Making Tax Digital: VAT is leading the way

The delay in the introduction of Making Tax Digital is welcome, but there is still much to do to ensure Making Tax Digital works for VAT from the proposed date of April 2019.

On 13 July 2017 the government announced there would be a delay in the introduction of Making Tax Digital (MTD). In response to concerns raised by MPs, businesses and professional bodies such as the CIOT and ATT, MTD will not now be mandatory until April 2019 and only then for VAT.

What is the new timetable?

  • April 2019: Digital records will only be required initially for VAT purposes.
  • April 2020 onwards: Business will not have to keep digital records or report quarterly for other taxes (e.g. income tax and corporation tax) until April 2020 at the earliest.
  • MTD will be available on a voluntary basis for businesses below the VAT threshold, and for other taxes.

HMRC will begin to pilot MTD for VAT by the end of 2017, starting with small-scale, private testing, followed by a wider, live pilot in spring 2018. The government has stated that the scope of MTD will not go beyond VAT before the system has been shown to work. 

Legislation for MTD will be included in the next Finance Bill, which is expected to be introduced as soon as possible after Parliament returns from its summer recess on 5 September 2017.

A welcome development

Although the CIOT is supportive of the government’s long-term ambitions for digitalising the tax system, we have always called for this to be achieved in a measured and manageable way. We welcome this deferral as it will allow businesses, supported by their advisers, more time to identify the benefits and challenges of digital record keeping. Whilst MTD has been deferred for Income Tax, the timetable for VAT has not changed and VAT registered businesses with a turnover in excess of £85,000 per annum will be obliged to maintain digital records and provide quarterly updates (VAT returns) to HMRC.

There is still much to do to ensure MTD for VAT works effectively from April 2019, especially as VAT is now the new pioneer for MTD.

What does this mean for VAT reporting?

The CIOT are keen to emphasise that it is an oversimplification to say that businesses currently quarterly report for VAT, and therefore will be able to do so easily for MTD.

In common with the original MTD proposals, the headline challenges for many businesses will involve the transition to digital record keeping; and quarterly reporting flowing directly from digital records. This could be significantly different from current VAT record keeping and quarterly VAT return requirements.

Although 99% of VAT returns are filed online, only around 12% of VAT returns are filed via software. For the remaining 87%, the VAT return figures are (presumably) manually entered into the HMRC government gateway page and submitted to HMRC; thus requiring manual input and intervention. Under MTD the proposal is for VAT returns to be filed directly via software.

Critically, businesses will no longer be able to keep manual records. The use of spreadsheets in VAT accounting is commonplace; not only to maintain the underlying records, but also to convert the output from accounting software into figures for the VAT return (for example partial exemption calculations). In the future those spreadsheets will need to be able to interact with software in order to meet the requirements of MTD. Overcoming these issues should not be underestimated.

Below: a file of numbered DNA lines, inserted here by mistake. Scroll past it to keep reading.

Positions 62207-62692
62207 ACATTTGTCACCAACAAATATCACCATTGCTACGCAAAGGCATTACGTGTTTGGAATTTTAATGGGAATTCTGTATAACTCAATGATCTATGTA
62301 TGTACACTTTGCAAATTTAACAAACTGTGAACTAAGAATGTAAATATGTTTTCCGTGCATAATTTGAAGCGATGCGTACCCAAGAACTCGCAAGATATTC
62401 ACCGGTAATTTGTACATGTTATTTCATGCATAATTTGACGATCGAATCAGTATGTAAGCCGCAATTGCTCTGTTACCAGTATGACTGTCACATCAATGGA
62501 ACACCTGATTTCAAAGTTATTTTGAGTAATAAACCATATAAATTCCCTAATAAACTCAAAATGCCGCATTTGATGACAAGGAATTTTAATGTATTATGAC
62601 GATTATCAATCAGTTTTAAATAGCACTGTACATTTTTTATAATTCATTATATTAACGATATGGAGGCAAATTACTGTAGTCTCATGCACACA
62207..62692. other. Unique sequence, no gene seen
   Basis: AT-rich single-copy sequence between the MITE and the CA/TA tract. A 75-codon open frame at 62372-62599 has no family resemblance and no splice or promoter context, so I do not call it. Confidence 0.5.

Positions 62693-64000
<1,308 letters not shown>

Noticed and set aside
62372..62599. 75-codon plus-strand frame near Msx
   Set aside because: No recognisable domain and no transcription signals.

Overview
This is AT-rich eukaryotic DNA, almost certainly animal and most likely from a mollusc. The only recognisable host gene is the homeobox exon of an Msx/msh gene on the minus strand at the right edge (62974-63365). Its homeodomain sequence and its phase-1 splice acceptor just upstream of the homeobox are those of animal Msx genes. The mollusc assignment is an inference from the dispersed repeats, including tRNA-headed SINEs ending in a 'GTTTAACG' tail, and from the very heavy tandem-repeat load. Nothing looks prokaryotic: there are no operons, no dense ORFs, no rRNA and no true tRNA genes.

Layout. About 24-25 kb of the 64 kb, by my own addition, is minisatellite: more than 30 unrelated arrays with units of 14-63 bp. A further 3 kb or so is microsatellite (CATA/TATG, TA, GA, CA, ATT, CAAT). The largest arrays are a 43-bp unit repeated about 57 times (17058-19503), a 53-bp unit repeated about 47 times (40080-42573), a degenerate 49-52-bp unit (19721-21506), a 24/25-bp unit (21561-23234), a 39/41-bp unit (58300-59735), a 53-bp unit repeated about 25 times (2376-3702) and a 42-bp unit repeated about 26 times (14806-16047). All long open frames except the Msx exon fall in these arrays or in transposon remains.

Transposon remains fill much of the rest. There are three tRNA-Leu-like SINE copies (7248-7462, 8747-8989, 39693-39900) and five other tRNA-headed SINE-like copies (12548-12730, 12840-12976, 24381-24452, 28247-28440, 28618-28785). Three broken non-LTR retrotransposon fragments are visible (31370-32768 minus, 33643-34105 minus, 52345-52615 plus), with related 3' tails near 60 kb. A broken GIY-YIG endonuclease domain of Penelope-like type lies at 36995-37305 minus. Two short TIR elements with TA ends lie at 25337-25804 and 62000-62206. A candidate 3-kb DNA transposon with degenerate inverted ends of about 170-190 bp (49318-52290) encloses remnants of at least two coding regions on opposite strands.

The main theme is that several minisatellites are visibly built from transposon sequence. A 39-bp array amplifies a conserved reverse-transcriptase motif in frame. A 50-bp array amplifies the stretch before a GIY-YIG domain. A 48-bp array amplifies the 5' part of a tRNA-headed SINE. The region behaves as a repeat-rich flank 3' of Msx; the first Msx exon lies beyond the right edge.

The timing challenge

Another challenge revolves around timing. MTD for VAT will apply to VAT return periods commencing on or after 1 April 2019; the same time as the UK is to leave the European Union. VAT and Customs duty are likely to be significantly impacted by Brexit; particularly in relation to the VAT treatment of transactions between the UK and EU. Businesses will need to both understand the tax-technical changes to the rules and ensure that their accounting systems and processes deal with changes to such transactions correctly via the new reporting requirements of MTD. Indirect Tax practitioners and advisers are in for a busy time in 2019.

What next?

For more on this subject please read our recent blog posting: Analysis: VAT at the vanguard of Making Tax Digital. The CIOT has produced a chart for a fuller analysis of the issues facing MTD for VAT and we will aim to keep this updated as matters progress.

Our close working relationship with HMRC on this continues, in particular to quickly identify problems and work towards solutions before the system is mandated. We are represented on HMRC’s Joint VAT Consultative Committee’s MTD Sub-Group and will work closely with this forum to keep abreast of developments.

We have an important role in regularly highlighting these developments to our members. This is a two-way process and we warmly welcome members letting us know of concerns, issues etc that need to be addressed.

Also, look out for us as speakers at a number of branch events/conferences during 2017/18.

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